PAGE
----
How we met: Gale Paridjanian & Olly Knights
By Simmy Richman
|INDEPENDENT ON SUNDAY
|October 27, 2002, Sunday
Gale Paridjanian (left), 25, was born in Clapham, south London, to a family of Iranian/Armenian descent. He sold guitars in a London shop before realising that playing the instrument was where his heart really lay. When his friend Olly Knights needed some music to accompany a film he was working on, the pair decided to form a band. Turin Brakes’s debut single was released in 1999. The film was never made.
Olly Knights was born around the corner to Paridjanian in 1976. He boasts `English, Irish and Norwegian’ blood and looks forward to the day when he ends up, along with the other men in his family, looking like `a huge Norwegian bear’. Turin Brakes’s debut album, `The Optimist LP’, was nominated for last year’s Mercury Music Award.
Gale Paridjanian: I went to this nice Church of England primary school in Clapham called Macauley, which I joined just after everyone else; something to do with needing a letter from a priest to get in, or some scam like that. About a year after I joined, Olly turned up. We were in this woman’s class, it’s probably best I don’t name her, and I remember once asking if I could go to the toilet, and she said, “No.” So I weed myself, and then she made me clean it up. I think she’s been fired now.
I had this sort of girl power thing going on at about eight or nine years old, and I remember that my girlfriend at the time really liked me but fancied Olly, and his girlfriend really liked Olly but fancied me. At one point we lived on the same street which meant we hung out together after school, so we developed this friendship based on lots of different fantasy adventure games that we made up. We would pretend to be ghost detectives, then the next week we’d be ninja warriors, and then we got it into our heads, after seeing Back to the Future, that we wanted to be guitar heroes. We had a Casio keyboard and we made cardboard guitars and we’d pretend to be Michael J Fox pretending to be Chuck Berry.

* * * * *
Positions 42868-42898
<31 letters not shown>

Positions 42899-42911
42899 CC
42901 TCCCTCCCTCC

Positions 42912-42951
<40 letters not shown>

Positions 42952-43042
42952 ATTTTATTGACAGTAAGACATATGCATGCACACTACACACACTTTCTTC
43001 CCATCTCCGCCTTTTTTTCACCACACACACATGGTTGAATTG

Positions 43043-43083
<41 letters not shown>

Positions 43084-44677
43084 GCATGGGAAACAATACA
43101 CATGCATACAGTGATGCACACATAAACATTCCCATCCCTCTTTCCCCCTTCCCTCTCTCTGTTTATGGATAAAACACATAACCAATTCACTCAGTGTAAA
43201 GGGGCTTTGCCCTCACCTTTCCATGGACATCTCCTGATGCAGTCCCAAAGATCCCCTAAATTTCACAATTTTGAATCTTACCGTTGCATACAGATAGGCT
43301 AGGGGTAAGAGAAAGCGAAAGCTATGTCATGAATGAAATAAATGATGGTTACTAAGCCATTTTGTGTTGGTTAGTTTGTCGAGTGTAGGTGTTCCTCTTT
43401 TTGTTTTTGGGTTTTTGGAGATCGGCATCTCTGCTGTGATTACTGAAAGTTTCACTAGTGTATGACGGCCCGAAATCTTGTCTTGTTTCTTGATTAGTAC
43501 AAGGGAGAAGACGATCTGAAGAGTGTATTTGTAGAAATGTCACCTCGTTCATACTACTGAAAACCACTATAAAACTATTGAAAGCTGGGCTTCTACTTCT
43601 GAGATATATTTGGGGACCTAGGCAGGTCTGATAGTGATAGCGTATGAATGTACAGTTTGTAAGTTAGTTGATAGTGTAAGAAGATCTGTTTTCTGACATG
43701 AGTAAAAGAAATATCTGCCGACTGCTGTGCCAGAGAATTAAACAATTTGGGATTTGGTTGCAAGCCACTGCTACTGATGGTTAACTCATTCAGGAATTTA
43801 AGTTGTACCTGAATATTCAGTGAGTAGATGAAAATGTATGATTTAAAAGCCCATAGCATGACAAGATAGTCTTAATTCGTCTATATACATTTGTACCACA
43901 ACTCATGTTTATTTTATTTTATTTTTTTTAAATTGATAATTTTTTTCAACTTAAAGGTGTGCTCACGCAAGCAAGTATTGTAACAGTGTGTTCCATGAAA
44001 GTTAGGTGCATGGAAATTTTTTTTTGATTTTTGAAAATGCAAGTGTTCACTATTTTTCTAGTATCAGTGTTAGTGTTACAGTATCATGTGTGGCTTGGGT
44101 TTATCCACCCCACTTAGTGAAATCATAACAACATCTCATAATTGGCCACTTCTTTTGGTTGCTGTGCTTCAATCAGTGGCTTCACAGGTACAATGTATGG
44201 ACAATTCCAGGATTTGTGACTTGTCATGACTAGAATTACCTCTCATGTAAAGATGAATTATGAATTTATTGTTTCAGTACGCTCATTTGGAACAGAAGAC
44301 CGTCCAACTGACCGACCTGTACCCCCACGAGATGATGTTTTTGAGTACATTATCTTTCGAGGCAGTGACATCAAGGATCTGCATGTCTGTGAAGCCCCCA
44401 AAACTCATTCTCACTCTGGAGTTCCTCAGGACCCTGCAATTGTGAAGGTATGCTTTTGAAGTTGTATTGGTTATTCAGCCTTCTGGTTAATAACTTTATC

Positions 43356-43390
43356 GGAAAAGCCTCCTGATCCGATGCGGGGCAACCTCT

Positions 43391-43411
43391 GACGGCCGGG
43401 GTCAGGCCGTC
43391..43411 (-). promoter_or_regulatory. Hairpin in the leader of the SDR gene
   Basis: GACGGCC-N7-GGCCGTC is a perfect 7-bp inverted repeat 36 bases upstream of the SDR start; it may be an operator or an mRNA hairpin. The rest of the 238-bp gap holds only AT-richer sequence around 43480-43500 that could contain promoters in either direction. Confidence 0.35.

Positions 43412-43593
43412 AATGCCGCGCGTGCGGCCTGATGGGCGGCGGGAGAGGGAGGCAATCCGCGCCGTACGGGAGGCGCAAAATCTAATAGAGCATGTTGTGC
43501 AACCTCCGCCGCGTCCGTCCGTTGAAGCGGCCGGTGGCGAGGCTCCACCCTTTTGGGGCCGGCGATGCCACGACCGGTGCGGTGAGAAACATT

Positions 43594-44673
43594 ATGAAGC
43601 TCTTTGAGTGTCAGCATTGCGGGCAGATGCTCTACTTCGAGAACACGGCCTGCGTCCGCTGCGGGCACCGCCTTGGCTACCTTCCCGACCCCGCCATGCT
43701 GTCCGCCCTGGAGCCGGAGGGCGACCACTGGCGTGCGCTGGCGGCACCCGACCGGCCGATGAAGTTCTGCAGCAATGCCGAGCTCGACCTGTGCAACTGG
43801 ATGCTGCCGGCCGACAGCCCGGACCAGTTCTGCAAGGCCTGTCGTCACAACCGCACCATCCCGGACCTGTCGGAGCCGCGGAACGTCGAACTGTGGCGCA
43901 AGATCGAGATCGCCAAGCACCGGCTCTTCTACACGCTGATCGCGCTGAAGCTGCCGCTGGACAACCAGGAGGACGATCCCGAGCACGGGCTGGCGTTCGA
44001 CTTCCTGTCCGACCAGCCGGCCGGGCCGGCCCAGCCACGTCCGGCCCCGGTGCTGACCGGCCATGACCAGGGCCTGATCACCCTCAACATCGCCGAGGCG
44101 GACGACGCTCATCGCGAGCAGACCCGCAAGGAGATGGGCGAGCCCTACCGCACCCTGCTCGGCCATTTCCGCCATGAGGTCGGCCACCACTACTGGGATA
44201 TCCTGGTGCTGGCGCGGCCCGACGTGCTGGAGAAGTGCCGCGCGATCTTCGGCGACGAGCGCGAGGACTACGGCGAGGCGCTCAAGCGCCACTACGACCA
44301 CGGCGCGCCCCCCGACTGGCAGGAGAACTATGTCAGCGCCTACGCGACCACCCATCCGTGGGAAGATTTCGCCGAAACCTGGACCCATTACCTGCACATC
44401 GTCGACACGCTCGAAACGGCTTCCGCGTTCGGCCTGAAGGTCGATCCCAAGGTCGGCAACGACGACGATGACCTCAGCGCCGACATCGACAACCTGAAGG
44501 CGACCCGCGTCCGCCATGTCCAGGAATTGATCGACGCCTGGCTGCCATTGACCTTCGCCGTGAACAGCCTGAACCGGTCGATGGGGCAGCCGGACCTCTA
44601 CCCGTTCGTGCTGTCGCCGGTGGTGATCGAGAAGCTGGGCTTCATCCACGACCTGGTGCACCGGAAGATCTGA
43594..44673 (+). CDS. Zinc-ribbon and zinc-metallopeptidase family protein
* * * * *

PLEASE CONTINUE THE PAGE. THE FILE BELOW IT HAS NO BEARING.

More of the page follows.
One Christmas, me and Olly were given real guitars and at around the same time we joined the choir at Southwark Cathedral. Living on the same street, our parents all being friends, sharing guitar lessons and choir practice, we saw a lot of each other growing up, that’s for sure. I often wonder where all that enthusiasm went. These days someone has to write a massive thesis for me to even begin to consider the idea of being excited in the slightest way. Anyway, Olly went off to a different secondary school to me, but we still saw each other at choir practice and I kept up the guitar lessons while Olly decided to be a singer.
When I left secondary school, I hadn’t really made any friends like Olly. I had this dream about getting out, going travelling and living this crazy, free life. Which I didn’t do. I got a job in a guitar shop and went for the odd holiday with my girlfriend. I thought I was happy just having 100 quid in my pocket and being able to go to a pub but then, at about 19, I had this sort of emotional crisis where my brain suddenly said: “Start using your hands; stop drinking; stop being a waster.”
And then both of my hands started peeling, so I went to the doctor and he told me to get smart about myself. He said: “If you want to play guitar, play guitar. Don’t do drugs and don’t be drinking just for the hell of it.” He was a good doctor. The one I’ve got now would probably just give me some cream. So I quit my job, started doing little courses and that all led to hooking up with Olly in Turin Brakes.